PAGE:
Swiss signal labor rule flexibility in EU treaty talks

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ZURICH (Reuters) – Switzerland is ready to consider a versatile approach to labor market rules in talks while using European for a new treaty, Foreign Minister Ignacio Cassis said, signaling movement using a potential obstruction for just about any deal.

Swiss rules for how foreign companies deploy workers for short-term projects can be a thorn from the side for Brussels, that also wants the treaty to modify Swiss state aid that can skew competition, diplomats say.

The European Commission is depending upon Switzerland to help make concessions over the two areas after Brussels a year ago agreed in principle to let arbitration panels settle some disputes within a new accord to formalize ties with non-member Switzerland.

That helped ease Swiss concerns about letting “foreign judges” rule on disputes, anathema to the Swiss far right.

In a meeting aired by Swiss broadcaster SRF on Wednesday, Cassis seemed offered to changing labor rules how the Swiss cabinet has previously known as the non-negotiable “red line” and the labor unions insist be in place.

“Both the EU and Switzerland needs to be willing to make the leap in order to find creative ways,” Cassis said when mentioned the labor measures and ways to protect domestic workers from cut-rate foreign competition.

“I think if each party try there is a probability of agreeing,” he added, suggesting by way of example halving to four days the notice period employers ought to give Swiss authorities before sending workers throughout the border for projects.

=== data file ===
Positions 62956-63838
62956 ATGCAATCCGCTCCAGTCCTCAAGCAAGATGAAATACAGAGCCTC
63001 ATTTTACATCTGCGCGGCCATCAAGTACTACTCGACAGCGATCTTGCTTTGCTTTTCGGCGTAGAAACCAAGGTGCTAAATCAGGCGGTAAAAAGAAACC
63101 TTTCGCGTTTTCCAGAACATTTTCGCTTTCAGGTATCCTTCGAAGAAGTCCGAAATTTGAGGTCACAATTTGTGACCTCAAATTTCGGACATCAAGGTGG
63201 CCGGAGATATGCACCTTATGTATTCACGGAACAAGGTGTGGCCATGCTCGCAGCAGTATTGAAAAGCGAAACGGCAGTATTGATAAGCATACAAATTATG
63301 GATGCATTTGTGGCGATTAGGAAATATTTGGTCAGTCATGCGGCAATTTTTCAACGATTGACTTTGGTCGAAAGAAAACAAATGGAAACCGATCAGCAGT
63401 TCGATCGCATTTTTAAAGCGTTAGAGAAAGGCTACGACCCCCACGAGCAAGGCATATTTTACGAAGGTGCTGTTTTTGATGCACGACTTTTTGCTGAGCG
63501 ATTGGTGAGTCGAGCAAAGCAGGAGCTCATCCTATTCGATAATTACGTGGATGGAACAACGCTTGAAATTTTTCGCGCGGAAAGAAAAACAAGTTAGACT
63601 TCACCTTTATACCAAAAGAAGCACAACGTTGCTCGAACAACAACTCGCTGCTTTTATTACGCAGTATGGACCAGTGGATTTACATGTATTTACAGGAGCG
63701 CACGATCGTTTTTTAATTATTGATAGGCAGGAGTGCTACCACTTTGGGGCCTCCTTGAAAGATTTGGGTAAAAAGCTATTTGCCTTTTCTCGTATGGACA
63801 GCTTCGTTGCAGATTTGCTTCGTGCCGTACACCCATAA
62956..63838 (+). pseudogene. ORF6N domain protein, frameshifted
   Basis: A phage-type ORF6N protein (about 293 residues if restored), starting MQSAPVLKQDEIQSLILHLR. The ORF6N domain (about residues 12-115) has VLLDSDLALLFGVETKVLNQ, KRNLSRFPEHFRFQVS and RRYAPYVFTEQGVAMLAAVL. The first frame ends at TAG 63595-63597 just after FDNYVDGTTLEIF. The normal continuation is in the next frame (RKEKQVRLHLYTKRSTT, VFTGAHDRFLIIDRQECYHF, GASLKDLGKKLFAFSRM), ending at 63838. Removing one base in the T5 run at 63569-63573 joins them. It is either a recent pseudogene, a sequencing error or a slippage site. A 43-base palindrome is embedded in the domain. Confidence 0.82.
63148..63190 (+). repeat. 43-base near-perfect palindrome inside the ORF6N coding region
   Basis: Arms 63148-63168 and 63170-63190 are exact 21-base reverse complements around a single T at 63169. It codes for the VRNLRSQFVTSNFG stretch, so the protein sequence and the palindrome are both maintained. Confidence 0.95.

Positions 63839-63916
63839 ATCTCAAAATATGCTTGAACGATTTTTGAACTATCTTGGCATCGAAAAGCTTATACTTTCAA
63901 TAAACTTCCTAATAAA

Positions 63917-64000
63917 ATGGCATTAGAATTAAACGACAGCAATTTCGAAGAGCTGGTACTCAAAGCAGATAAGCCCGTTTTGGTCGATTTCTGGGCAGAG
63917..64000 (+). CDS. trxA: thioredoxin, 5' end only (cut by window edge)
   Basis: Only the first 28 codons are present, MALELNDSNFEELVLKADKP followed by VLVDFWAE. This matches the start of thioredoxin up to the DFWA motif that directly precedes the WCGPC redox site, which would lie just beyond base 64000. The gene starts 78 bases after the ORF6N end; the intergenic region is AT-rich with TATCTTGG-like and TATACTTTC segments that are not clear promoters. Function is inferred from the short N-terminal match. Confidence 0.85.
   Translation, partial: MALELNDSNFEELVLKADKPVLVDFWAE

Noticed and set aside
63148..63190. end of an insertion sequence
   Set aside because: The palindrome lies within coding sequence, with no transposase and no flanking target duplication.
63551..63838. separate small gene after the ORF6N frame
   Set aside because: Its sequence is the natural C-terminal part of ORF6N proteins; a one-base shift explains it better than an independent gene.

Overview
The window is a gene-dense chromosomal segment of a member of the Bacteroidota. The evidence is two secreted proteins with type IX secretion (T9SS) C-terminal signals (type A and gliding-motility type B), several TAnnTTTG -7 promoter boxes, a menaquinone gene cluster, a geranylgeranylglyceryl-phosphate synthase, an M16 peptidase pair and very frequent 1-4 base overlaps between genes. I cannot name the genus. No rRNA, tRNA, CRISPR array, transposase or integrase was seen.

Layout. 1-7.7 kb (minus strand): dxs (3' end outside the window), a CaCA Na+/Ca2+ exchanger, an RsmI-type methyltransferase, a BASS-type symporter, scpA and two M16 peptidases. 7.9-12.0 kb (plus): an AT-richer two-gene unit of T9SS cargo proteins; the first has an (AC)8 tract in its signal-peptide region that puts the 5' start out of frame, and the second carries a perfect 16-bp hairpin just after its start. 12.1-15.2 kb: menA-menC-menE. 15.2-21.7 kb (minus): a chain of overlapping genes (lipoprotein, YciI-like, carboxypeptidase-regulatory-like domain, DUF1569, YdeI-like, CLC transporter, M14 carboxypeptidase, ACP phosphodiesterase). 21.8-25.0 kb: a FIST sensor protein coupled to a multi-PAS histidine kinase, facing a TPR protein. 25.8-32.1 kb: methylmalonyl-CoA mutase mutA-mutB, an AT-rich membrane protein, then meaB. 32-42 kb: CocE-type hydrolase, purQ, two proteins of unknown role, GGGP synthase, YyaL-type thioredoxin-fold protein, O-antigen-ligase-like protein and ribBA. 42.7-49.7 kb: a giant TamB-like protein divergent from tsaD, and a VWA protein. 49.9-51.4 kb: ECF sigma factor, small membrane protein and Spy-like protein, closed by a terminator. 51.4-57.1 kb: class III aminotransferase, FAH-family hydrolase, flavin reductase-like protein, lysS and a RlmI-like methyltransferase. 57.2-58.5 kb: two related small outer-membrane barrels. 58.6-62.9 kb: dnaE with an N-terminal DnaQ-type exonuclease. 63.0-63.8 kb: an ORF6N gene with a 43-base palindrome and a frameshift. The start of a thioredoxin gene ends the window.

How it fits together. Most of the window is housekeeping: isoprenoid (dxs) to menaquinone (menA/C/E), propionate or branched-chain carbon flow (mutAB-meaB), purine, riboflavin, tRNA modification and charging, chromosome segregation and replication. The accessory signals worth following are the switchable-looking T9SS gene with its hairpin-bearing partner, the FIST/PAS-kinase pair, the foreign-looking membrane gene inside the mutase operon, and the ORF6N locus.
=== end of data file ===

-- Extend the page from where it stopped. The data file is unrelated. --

Paul Rechsteiner, head on the Swiss labor union federation as well as a individual in top of the house of parliament for your center-left Social Democrats in government, opposed the suggestion.

“There is completely no reason at all to provide in here simply because EU says doesn’t necessarily such as deadline,” Rechsteiner told SRF.

Switzerland in 2004 introduced “flanking measures” to safeguard Swiss wages and dealing conditions, two years after a deal permit EU citizens live and operate in Switzerland arrived to effect. Such free movement is really a prerequisite for Swiss accessibility to the EU single market.

Both sides make an effort to hammer out an accord over a treaty this current year, with negotiations heating before the summer break.

But any deal faces Swiss voter approval beneath the country’s system of direct democracy, and parallel EU negotiations with Britain over relation to its EU exit also make things worse. Many Swiss politicians think the Brexit talks could open new methods for the Swiss in addition.